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abstract = "Leachable chromium in the incineration fly ash and wastewater sludge has been thermally stabilized by plasma melting at the temperature of 1,773 K. To better understand how chromium is stabilized with the high-temperature treatment, chemical structure of the slags sampled at temperature zones of 1,100- 1,700 K has been studied by synchrotron X-ray absorption spectroscopy. The component-fitted X-ray absorption near edge structure spectra of chromium indicate that the main chromium compounds in the sludge and fly ash are Cr(OH) 3, Cr 2O 3, and CrCl3. A small amount of toxic CrO 3 is also observed in the fly ash. In the plasma melting chamber under the reducing environment, the high-oxidation state chromium is not found. The slags in the plasma melting chamber have much less leachable chromium, which is due to chemical interactions between chromium and SiO 2 in the slags. The existence of the interconnected Cr-O-Si species is observed by refined extended X-ray absorption fine structure spectroscopy. In the Cr 2O 3 phase of the slags, their bond distances, and coordination numbers for the first (Cr-O) and second (Cr-(O)-Cr) shells have insignificant perturbation when experienced with different melting temperatures between 1,300 and 1,700 K. It seems that Cr 2O 3 and chromium encapsulated in the silicate matrix of the slags have relatively much lower leachability. With this concept, to obtain a low chromium leachability slag from the plasma melting process, the residence time of the melting chamber may be decreased, and the slag discharge temperatures may be increased to 1,300 K. This work also exemplifies utilization of moleculescale data obtained from synchrotron X-ray absorption spectroscopy to reveal how chromium is thermally stabilized in a commercial scale plasma melting process.",
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Tracking of chromium in plasma co-melting of fly ashes and sludges. / Tuan, Yeu Juin; Wang, Hong-Paul; Chang, Juu-En.

於: Water, Air, and Soil Pollution, 卷 223, 編號 8, 01.09.2012, p. 5283-5288.

研究成果: Article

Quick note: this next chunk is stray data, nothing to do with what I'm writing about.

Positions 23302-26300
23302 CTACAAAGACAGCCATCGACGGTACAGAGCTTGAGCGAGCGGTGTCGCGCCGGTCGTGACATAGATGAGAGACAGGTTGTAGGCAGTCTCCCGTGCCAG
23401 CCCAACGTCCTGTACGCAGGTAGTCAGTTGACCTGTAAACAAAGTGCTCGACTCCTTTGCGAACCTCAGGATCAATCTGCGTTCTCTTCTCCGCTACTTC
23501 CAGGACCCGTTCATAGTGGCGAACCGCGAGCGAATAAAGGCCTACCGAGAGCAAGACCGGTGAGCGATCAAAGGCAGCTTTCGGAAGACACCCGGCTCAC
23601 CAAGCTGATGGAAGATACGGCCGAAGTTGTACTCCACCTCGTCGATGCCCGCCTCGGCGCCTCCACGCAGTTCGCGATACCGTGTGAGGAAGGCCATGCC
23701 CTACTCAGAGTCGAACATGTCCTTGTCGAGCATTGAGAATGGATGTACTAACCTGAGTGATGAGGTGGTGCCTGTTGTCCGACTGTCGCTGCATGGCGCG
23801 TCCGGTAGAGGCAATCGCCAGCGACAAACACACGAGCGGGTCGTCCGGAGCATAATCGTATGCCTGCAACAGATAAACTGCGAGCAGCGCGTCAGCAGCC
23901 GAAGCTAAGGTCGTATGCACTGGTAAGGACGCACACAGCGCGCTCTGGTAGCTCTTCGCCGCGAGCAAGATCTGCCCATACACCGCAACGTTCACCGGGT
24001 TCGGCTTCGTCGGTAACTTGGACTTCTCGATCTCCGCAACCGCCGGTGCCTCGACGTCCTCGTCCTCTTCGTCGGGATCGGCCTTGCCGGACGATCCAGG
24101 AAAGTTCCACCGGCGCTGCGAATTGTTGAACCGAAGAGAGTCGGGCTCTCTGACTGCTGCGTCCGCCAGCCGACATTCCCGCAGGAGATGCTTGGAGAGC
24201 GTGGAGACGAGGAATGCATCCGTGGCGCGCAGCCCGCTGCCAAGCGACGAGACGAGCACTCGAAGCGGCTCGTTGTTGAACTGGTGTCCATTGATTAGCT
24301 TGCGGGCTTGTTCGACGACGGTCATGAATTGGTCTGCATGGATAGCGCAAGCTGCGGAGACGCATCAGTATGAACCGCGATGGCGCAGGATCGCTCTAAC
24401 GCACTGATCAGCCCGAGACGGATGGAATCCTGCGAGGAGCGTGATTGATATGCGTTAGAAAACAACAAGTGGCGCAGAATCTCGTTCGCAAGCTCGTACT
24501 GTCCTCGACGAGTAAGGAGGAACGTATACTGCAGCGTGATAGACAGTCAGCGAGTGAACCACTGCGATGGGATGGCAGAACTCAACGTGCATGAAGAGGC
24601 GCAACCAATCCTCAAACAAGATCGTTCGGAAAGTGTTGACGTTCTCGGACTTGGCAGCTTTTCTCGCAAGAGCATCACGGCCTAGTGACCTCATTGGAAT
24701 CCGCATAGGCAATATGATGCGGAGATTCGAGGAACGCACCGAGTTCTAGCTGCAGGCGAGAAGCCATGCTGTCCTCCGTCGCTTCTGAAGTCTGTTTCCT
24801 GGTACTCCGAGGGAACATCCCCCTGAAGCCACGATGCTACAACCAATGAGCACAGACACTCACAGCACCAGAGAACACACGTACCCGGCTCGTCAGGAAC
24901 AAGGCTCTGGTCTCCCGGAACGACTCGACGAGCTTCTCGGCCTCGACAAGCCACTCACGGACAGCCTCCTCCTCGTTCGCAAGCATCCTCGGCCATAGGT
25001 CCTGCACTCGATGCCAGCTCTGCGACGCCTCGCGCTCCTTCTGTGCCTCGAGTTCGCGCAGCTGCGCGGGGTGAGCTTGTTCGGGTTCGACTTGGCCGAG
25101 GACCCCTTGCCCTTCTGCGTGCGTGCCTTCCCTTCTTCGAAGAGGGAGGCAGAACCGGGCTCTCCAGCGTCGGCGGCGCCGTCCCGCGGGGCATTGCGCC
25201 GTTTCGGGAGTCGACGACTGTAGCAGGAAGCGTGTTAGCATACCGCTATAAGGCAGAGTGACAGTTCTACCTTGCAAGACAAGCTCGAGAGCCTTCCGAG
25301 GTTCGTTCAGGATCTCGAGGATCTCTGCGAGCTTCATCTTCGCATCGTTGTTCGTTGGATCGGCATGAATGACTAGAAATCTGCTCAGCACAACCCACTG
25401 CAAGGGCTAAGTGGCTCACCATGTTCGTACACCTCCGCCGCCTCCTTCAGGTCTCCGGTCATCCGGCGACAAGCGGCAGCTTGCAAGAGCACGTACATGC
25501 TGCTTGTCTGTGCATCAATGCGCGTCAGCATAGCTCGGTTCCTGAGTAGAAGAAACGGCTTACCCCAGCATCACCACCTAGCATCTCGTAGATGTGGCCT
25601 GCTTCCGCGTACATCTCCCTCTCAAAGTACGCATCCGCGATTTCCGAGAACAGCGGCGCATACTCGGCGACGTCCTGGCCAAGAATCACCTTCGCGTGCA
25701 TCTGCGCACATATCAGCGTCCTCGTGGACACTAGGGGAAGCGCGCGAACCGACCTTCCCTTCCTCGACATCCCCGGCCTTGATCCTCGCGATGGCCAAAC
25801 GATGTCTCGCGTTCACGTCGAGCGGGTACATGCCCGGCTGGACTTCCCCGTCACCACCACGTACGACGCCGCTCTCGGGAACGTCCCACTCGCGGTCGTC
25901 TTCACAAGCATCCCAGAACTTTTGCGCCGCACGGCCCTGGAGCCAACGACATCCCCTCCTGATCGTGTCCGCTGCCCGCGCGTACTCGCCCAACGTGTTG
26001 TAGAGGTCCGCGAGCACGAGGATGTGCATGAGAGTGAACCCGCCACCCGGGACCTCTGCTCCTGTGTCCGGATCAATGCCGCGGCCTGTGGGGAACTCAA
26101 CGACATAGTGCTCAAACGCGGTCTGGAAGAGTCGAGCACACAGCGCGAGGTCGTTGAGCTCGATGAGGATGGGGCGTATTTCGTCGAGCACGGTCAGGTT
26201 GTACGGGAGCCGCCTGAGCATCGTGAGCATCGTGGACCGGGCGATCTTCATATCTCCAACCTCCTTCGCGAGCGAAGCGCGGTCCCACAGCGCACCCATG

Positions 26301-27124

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AB - Leachable chromium in the incineration fly ash and wastewater sludge has been thermally stabilized by plasma melting at the temperature of 1,773 K. To better understand how chromium is stabilized with the high-temperature treatment, chemical structure of the slags sampled at temperature zones of 1,100- 1,700 K has been studied by synchrotron X-ray absorption spectroscopy. The component-fitted X-ray absorption near edge structure spectra of chromium indicate that the main chromium compounds in the sludge and fly ash are Cr(OH) 3, Cr 2O 3, and CrCl3. A small amount of toxic CrO 3 is also observed in the fly ash. In the plasma melting chamber under the reducing environment, the high-oxidation state chromium is not found. The slags in the plasma melting chamber have much less leachable chromium, which is due to chemical interactions between chromium and SiO 2 in the slags. The existence of the interconnected Cr-O-Si species is observed by refined extended X-ray absorption fine structure spectroscopy. In the Cr 2O 3 phase of the slags, their bond distances, and coordination numbers for the first (Cr-O) and second (Cr-(O)-Cr) shells have insignificant perturbation when experienced with different melting temperatures between 1,300 and 1,700 K. It seems that Cr 2O 3 and chromium encapsulated in the silicate matrix of the slags have relatively much lower leachability. With this concept, to obtain a low chromium leachability slag from the plasma melting process, the residence time of the melting chamber may be decreased, and the slag discharge temperatures may be increased to 1,300 K. This work also exemplifies utilization of moleculescale data obtained from synchrotron X-ray absorption spectroscopy to reveal how chromium is thermally stabilized in a commercial scale plasma melting process.